1024. The betel leaf (Piper Bètle, fiy. 135. 6) is also cultivated to a considerable extent. It is a slender-stemmed climbing or trailing plant, like the black pepper, with smooth pointed leaves. These leaves serve to enclose a few slices of the nut of the areca palm erroneously called the betel nut. The areca being wrapped up in the leaf, the whole is covered with a little chunam or shell-lime to retain the flavour. The preparation has the name of betel, and is chewed by the better sort of southern Asiatics to sweeten the breath and strengthen the stomach ; and by the lower classes for the same reasons as ours do tobacco. The consumption is very extensive.

1025. The areca palm (Arèca Cátechu) grows to the height of forty or fifty feet with a straight trunk, and is cultivated in the argin of fields for its nut or fruit, which is sold to be prepared as betel.

1026. Three sorts of colton are cultivated, including the silk cotton (Bómbax Ceiba), a handsome tree, which has been compared by some to a dumb waiter, from the regularity of its branches.

1027. The live stock of Sumatra consists of horses, cows, buffaloes, sheep, and swine. They are all diminutive. The horse is chiefly used for the saddle, and the buffalo for labour. The wild animals are numerous, and include the civet cat, monkey, argus pheasant, the jungle or wild fowl, and the small breed of poultry found also at Bantam on the west of Java, and well known in Britain by that name.

1028. Borneo is the largest island in the world next to New Holland. It is low and marshy towards the shore, and in this respect and in its climate, is similar to Java. The soil is naturally fertile ; but agriculture is neglected, the inhabitants occupying themselves in searching for gold, which they exchange with the Japanese for the neces saries of life.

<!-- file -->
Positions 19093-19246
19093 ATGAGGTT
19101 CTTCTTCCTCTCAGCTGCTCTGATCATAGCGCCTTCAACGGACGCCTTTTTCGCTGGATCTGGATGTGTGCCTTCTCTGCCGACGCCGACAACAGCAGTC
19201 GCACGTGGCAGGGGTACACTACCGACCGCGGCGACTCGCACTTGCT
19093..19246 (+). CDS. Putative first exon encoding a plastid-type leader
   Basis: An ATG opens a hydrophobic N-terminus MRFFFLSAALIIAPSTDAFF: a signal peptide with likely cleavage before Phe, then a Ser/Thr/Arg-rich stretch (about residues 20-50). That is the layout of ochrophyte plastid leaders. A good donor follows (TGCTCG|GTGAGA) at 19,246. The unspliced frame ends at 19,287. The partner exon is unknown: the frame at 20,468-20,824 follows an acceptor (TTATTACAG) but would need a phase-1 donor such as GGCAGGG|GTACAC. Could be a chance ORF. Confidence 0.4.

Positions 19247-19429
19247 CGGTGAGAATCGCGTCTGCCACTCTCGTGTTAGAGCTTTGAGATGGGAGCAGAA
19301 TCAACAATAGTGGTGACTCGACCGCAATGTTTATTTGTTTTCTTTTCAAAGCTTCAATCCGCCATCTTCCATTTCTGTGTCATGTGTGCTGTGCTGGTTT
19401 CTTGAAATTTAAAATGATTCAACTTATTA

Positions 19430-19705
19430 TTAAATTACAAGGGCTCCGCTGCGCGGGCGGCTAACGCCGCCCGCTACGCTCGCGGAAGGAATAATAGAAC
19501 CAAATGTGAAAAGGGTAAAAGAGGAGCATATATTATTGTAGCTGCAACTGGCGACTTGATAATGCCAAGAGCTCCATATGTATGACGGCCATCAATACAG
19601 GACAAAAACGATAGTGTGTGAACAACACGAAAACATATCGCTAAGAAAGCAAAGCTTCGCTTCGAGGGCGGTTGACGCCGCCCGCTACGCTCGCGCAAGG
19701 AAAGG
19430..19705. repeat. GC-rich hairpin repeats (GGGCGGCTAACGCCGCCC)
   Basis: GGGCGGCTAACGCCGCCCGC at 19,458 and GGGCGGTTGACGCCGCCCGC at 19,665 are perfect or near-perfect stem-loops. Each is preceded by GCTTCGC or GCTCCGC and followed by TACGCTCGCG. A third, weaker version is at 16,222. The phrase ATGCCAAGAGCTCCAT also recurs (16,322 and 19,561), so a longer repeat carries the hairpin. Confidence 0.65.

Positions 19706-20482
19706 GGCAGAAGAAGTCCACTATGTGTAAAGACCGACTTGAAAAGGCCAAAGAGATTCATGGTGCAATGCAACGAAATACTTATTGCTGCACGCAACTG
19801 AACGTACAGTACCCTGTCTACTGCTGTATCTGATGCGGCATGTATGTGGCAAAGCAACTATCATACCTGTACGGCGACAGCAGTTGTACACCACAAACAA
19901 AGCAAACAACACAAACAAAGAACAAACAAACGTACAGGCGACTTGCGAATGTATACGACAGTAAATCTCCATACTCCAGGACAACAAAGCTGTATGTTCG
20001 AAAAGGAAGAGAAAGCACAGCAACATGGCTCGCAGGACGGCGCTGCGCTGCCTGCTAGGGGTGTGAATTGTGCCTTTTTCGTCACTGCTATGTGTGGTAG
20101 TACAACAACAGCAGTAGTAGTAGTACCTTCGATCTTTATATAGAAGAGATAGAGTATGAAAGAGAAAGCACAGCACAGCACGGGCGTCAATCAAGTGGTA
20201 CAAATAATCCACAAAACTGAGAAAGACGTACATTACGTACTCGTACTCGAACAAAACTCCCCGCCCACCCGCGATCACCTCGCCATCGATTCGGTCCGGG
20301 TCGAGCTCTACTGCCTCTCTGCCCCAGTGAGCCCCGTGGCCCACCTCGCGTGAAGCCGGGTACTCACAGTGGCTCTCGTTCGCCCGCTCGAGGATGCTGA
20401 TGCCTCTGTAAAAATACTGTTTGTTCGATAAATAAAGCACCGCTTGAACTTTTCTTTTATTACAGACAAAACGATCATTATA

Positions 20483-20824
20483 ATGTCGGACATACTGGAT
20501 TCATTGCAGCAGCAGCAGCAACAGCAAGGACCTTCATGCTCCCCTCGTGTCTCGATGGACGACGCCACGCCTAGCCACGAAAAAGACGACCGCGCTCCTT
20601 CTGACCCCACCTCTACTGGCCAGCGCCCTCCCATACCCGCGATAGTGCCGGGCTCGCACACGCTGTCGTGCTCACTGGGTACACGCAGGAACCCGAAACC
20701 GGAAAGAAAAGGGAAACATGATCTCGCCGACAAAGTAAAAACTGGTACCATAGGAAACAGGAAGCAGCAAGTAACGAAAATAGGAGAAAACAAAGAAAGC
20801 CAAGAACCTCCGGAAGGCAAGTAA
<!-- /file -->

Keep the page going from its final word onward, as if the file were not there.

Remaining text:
1029. The ava, or intoxicating pepper (Piper methýsticum), is cultivated here. It is a shrub with a forked stem and oblong leaves, bearing a spike of berries, and having thick roots. The root of this plant, bruised or chewed in the mouth, and mixed with the saliva, yields that nauseous, hot, intoxicating juice, which is so acceptable to the natives of the South Sea islands, and which is spoken of with so much just detestation by voyagers. A similar drink is made in Peru froin the meal of the maize. They pour the liquor of the cocoa-nut, or a little water, on the bruised or masticated matter, and then a small quantity proluces intoxication and sleep. After the use of it for some time, it produces inflamination, leprous ulcers, and consumption. It is cultivated in all the South Sea islands, esæpt the New Hebrides and New Caledonia. (Spix's Travels.)


1030. The Manillas, or Phillipine Islands, are a numerous group, generally fruitful in rice, cotton, the sugar cane, and cocoa. The bread-fruit also begins to be cultivated here.

iosi. The Celebesian Islands are little known. They are said to abound in poisonous plants; and the inhabitants cultivate great quantities of rice.